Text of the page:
Maruti Suzuki Ciaz Review


The dynamics of the sedan market have changed a fair bit in India in the past few years, bringing about a sea-shift in the way C-segment sedans are packaged. In the wake of much more modern and well-equipped models from competition, Maruti Suzuki's SX4 has been struggling to entice consumers in recent times. The leading carmaker has now previewed the Ciaz sedan, which is expected to cheer up the upper end of the C segment. We were recently invited to drive the vehicle in Jaipur. Here are our initial impressions.


The Ciaz has a commanding design, partly due to its pretty large exterior size, which is reminiscent of the SX4 and the Kizashi. The wide front grille along with swept back triangular headlamps lends a wide and planted look to the front. The chrome grille, along with large air-dams in the bumper, gives a purposeful sense to the overall design.

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The roofline rises and tapers in symmetry, without any sharp edges, going along well with the practical and luxurious positioning of the vehicle. The alloy-wheel design too helps impart a premium-look to the exterior, an attribute not usually seen on Maruti Suzuki cars. At the rear, the design is a bit conflicting to the front and lacks a free-flow and integrated appeal. The rear bumper with two large scoops in the lower part leaves some desire for improvement, when considering the overall design of the vehicle.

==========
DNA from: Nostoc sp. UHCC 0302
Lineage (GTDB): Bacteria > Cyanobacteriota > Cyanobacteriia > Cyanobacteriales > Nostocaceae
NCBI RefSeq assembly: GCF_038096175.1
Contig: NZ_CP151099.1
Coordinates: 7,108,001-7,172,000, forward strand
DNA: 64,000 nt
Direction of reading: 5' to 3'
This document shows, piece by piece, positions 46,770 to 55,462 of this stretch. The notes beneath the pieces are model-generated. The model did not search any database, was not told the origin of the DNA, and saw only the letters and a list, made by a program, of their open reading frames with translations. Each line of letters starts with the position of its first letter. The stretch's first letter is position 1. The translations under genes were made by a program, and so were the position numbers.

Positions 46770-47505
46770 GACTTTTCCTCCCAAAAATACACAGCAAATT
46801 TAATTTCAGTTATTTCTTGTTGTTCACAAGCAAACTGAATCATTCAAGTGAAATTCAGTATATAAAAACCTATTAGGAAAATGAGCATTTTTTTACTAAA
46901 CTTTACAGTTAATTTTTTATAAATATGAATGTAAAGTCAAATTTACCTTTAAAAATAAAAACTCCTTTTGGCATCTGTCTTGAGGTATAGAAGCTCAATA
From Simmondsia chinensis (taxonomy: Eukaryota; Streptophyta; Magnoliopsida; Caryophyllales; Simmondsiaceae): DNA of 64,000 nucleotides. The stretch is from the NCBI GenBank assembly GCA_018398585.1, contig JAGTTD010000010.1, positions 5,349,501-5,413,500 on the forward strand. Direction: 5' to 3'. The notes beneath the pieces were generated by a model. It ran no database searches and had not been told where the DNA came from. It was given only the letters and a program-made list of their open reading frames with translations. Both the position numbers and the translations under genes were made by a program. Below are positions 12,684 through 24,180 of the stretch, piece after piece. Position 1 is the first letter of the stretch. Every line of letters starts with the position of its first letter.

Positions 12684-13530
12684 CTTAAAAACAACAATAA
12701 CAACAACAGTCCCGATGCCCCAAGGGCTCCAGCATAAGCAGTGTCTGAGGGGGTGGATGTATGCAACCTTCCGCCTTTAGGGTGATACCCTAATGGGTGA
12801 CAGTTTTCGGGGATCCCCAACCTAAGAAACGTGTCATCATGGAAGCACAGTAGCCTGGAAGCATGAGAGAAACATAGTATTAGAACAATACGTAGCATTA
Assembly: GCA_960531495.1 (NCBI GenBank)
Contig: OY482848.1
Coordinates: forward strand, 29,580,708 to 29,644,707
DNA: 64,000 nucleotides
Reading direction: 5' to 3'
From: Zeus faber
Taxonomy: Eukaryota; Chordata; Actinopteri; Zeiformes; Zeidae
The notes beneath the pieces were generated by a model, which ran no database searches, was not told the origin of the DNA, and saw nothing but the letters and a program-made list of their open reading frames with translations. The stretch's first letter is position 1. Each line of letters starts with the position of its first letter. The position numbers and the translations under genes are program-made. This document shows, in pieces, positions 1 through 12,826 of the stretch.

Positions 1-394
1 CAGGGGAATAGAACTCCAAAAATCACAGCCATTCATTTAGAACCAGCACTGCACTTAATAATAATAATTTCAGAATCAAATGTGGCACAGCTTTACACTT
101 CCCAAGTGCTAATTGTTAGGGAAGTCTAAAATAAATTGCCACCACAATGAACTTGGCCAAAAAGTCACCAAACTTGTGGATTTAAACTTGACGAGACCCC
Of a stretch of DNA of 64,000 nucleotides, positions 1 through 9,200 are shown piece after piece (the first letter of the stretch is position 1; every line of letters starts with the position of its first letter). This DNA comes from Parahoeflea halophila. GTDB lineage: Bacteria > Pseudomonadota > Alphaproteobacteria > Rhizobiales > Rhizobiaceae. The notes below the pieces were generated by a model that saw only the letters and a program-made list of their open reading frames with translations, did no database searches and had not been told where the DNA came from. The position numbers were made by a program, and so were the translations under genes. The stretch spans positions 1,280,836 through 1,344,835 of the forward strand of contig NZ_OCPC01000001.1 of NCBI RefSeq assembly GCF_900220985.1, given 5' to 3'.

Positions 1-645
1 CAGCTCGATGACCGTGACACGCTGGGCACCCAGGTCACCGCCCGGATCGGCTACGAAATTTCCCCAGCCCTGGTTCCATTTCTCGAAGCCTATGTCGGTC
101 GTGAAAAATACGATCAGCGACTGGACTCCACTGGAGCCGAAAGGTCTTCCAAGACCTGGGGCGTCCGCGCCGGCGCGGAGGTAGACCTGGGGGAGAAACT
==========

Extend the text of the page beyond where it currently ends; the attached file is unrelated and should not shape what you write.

On the whole though, the Ciaz looks better in flesh than in pictures, owing to the small touches that lend it a premium look. The design should appeal to a wider range of consumers than the company has been able to target in the past. The fact that the Ciaz comes across as a premium offering on account of its exterior design and fit & finish, is in itself an indicator of the progress made by Maruti-Suzuki.


The Ciaz will be offered with two options each for the engine and transmission – 1.4 l K14 VVT petrol and 1.3 l DDiS with a five-speed manual for both and a four-speed automatic transmission for the petrol. During the drive, we were able to test only the manual-transmission equipped vehicles.